That’s the same easy-credit bubble that was created in housing! How can people not see that it is exactly the same thing — only in cars?
…Moreover, how can people not see that this was the same nonsense that got automobile manufacturers in trouble during the last economic crash? It’s why they went down at the same time housing went down. (“Sometimes When I Read Economists My Brain Hurts“)
Because of these extended terms on a rapidly depreciating asset, as I warned way back when the practice began, negative equity now averages a little higher than $5,000, which is the worst ever, and which means banks effectively have no collateral.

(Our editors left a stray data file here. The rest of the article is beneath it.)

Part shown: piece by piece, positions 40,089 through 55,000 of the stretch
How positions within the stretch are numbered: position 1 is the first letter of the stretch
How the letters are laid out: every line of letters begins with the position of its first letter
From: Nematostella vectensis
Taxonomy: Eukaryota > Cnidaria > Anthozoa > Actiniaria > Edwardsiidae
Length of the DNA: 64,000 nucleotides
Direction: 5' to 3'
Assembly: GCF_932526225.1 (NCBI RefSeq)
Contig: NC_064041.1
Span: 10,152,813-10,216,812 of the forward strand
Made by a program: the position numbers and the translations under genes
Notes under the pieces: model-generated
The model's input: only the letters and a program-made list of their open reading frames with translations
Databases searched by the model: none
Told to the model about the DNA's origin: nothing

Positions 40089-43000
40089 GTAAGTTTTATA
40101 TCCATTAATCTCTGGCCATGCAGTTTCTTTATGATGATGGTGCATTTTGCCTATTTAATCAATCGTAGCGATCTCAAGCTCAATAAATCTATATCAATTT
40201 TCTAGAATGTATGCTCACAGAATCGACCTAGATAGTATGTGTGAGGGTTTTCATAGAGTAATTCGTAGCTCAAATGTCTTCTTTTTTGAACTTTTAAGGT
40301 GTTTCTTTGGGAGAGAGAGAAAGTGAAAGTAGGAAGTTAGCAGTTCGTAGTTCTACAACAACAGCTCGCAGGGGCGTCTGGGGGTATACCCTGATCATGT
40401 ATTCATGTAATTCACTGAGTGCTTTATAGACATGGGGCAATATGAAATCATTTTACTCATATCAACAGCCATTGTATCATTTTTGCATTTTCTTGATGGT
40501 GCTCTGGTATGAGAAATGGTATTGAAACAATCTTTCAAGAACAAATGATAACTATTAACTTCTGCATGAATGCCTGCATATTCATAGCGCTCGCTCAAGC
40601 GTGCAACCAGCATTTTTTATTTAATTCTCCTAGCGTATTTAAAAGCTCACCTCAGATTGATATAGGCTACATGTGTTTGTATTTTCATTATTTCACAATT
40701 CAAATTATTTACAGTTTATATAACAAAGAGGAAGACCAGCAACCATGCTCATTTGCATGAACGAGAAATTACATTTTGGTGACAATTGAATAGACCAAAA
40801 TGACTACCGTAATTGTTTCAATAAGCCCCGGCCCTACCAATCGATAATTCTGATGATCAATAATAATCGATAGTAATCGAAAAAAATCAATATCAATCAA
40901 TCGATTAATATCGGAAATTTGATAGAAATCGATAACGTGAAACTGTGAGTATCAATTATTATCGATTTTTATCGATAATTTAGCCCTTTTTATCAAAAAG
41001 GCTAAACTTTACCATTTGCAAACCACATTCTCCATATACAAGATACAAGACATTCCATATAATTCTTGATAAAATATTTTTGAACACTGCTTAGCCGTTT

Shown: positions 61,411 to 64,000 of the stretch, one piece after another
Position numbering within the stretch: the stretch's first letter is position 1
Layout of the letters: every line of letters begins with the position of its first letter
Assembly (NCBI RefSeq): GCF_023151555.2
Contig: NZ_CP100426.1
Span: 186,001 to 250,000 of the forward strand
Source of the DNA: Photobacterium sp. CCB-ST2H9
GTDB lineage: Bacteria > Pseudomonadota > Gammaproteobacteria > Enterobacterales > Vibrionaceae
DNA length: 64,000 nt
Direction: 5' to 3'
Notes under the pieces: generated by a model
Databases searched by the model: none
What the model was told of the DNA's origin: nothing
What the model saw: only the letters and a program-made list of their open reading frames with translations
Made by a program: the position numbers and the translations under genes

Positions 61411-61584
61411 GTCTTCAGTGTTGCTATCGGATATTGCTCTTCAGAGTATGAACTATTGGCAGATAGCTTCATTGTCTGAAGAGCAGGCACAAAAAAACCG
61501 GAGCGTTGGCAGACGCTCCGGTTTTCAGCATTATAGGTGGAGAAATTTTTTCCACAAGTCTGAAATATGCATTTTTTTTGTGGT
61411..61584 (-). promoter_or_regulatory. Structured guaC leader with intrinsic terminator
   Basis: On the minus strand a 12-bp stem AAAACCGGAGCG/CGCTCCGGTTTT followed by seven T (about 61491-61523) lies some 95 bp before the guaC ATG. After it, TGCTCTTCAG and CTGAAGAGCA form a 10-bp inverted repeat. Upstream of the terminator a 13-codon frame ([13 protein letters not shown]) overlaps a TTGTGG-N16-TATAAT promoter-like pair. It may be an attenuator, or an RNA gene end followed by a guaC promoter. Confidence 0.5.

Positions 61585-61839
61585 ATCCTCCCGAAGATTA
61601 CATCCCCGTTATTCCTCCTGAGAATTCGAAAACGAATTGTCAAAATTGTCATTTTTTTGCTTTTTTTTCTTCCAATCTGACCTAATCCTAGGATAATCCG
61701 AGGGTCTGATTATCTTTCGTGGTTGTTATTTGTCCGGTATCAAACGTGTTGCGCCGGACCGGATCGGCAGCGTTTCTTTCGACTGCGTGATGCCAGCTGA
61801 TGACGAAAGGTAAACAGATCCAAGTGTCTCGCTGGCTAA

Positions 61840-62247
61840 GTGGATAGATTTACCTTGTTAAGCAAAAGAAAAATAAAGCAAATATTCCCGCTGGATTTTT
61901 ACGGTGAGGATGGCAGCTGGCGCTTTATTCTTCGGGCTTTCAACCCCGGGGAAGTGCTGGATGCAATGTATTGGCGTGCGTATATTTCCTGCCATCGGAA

As Wolf points out, that negative equity now gets rolled over into a new car loan when the old vehicle is traded in, making the new loans worse than ever. So, the cause of bad debt spreads like cancer. (We see it happening, but we still allow it because we’re dumb like that. At least, those who are bankers and regulators are because they learned nothing.) Vehicle trade-in values have reached their lowest levels since 2010. That kind of date should mean something by association.
Speaking of the Great Recession, do you remember how some housing lenders made the subprime mess as bad as it was by not checking on the credit data of those they were making loans to? Those loans got batched into the derivatives that went bad. Well, the nation’s largest sub-prime auto lender, Santander Consumer USA, has only been verifying 8% of its loans! (Again, we learned nothing!)